As someone relatively new to CrossFit, I can tell you that there are activities at the gym that I greatly enjoy and others I enjoy slightly less. When I show up for a WOD at CrossFit Local and find rowing front and center, I am thrilled, in spite of not being a great rower. Maybe it’s because if we are rowing that day, it means we MAY not be doing lots of wall balls, burpees or other equally torturous activities.
Many of you may use Concept2 machines at your gym, but have you ever competed in a sanctioned indoor rowing competition, or even knew they existed?
Not only do these competitions exist, but they are thriving. According to the team at Concept2, some 40,000 athletes competed in 400 indoor rowing events during the past year alone.
Terry Smythe from UCanRow2 shared the following observations based on her years of training, competing, and teaching: “The playing field of competitive athletes in indoor rowing racing has never been so diverse, and CrossFitters and other non-traditional athletes are increasingly generating some real competition for the on-water rowers and others who used to dominate the sport. CrossFit has played a pivotal role in the growth of indoor rowing as its own sport and it was awesome to see athletes from Team Again Faster pull PBs at C.R.A.S.H.-B’s early this year.”
While the race calendar for 2012 will not be finalized until October, you can click here to get an idea of when and where races are typically held.
Resources for Improving Your Rowing Technique
The Concept2 site maintains some excellent videos to assist you in improving rowing technique as well as in identifying common errors they typically see in beginners. Once you have gotten the basics, you may want to attend a rowing seminar or training session taught by the qualified instructors like the folks at UCanRow2.
“Rowing, whether indoors or on the water, is all about finesse, so the lowest WOD or 2k time is often the direct result of the athlete’s technique. We have had a number of CrossFitters in our trainings, and every one of them has come away an improved rower, with a greater understanding of how better technique plays into better performance and better WOD times.” – Terry Smythe at UCanRow2
Tips for Racing
If you are interested in racing, here are a few tips provided by the Concept2 team (this is a subset of the tips listed on their website):
- Start training. If you have been rowing regularly anyway, this will simply mean adding a little more focus to your workouts. If you haven’t been rowing regularly over the summer, it’s time to get going again, gradually at first. If you never row hard, start rowing hard some of the time. If you always row steady state, add in some interval workouts. See the bottom of the Training for Competition page for the 5 key workouts to help get you ready for a 2,000 meter race.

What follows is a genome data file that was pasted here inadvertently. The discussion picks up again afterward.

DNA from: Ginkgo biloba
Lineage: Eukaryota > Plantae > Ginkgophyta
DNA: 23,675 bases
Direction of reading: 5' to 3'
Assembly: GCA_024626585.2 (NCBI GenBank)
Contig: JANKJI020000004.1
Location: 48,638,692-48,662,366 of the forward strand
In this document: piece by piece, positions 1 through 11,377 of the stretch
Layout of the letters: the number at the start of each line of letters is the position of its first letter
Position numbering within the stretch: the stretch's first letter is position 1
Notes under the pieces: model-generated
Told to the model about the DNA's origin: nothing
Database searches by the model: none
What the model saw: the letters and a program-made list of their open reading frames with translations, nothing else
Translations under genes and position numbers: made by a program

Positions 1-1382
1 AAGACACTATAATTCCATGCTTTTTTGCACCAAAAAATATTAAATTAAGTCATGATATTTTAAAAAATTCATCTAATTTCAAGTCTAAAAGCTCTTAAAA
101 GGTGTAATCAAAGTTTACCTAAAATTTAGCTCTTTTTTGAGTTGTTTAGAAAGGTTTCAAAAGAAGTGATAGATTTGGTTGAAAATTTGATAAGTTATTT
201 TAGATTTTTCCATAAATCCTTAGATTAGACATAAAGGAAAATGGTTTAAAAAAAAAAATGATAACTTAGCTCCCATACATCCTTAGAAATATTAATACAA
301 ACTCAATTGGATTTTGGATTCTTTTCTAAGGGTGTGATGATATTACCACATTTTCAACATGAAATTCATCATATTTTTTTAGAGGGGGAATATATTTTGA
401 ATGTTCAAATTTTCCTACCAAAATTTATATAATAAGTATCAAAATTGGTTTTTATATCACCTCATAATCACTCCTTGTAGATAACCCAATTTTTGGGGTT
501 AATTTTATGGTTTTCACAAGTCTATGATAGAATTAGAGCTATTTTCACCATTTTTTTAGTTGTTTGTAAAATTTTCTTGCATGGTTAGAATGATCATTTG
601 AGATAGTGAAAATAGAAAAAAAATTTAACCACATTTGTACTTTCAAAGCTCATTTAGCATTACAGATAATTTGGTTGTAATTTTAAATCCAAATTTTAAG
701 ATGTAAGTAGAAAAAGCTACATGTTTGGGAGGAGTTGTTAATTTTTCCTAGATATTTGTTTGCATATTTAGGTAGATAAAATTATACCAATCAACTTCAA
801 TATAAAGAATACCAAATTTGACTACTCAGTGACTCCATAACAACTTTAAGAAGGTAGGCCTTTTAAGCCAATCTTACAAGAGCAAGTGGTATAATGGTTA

- Measure your progress. Row a 2,000 meter time trial every 3-4 weeks. This is great practice for the race, gets you familiar with your pace, and shows you how your training is going. Don’t worry if the improvement is not constant – it is normal to hit plateaus and have bad days.
- Know your pace. Pace is displayed in the central window of the Performance Monitor when you are in pace mode. The PM also shows your average at the end of any timed or distance piece. As the race approaches, be sure you know what pace you should be rowing. You can use your 30 minute pace as a guide. Subtract 7-9 seconds from your average pace for 30 minutes and try using that pace for a 2,000 meter piece. For example, if you can row a 30 minute piece at an average pace of 2:15/500 meters, try using 2:08-2:06 for your 2,000 meter pace. This pace will guide you when you get into the real race, where excitement and adrenaline will make it feel very easy to start out at a pace much faster than what you’re actually capable of rowing. Don’t be carried away. Hold yourself to the pace you know you can row. If you have extra energy in the last 500 meters, fine. Use it then and finish strong.
- Know your drag factor. The drag factor is displayed on the PM3 or PM4 screen by going to the “MAIN MENU,” then selecting “MORE OPTIONS” and “DISPLAY DRAG FACTOR.” At races, there is no prescribed damper setting so you are free to set the damper anywhere you want as long as you don’t change it during the race. See Understanding Drag Factor for more information.
- Be rested for the race. In training lingo, this is called “tapering.” Do your last really hard workout about a week before the race so your body has time to recover. From then on, get plenty of sleep, and do just enough hard rowing to keep yourself feeling sharp. A good pre-race workout is to split the 2,000 meters into 4 pieces: a 1,000 meter piece, a 500 meter piece, and two 250 meter pieces. Do each one at your race pace and allow plenty of rest in between. Do this workout 3-5 days before the race. Besides that, do some relaxed 30-40 minute rows. You should be itching to pull hard by the time race day arrives.
- Race Day: get to the race location at least an hour before your race time. Note that some races have both “preliminary heats” and “finals.” Be sure you know when your race is being held, and whether there will be finals in your event. (If you make the finals, you will have to row a second 2,000 m race later in the day!) The time of your race will affect the timing and size of your pre-race meal.
Even if you aren’t interested in competing, but are up for a long term rowing challenge, please check out Concept2’s Million Meter Club.
Special thanks to Meredith Haff at Concept2 and Sarah Furhmann at UCanRow2 for their assistance with this article.
Photo credit: taniwha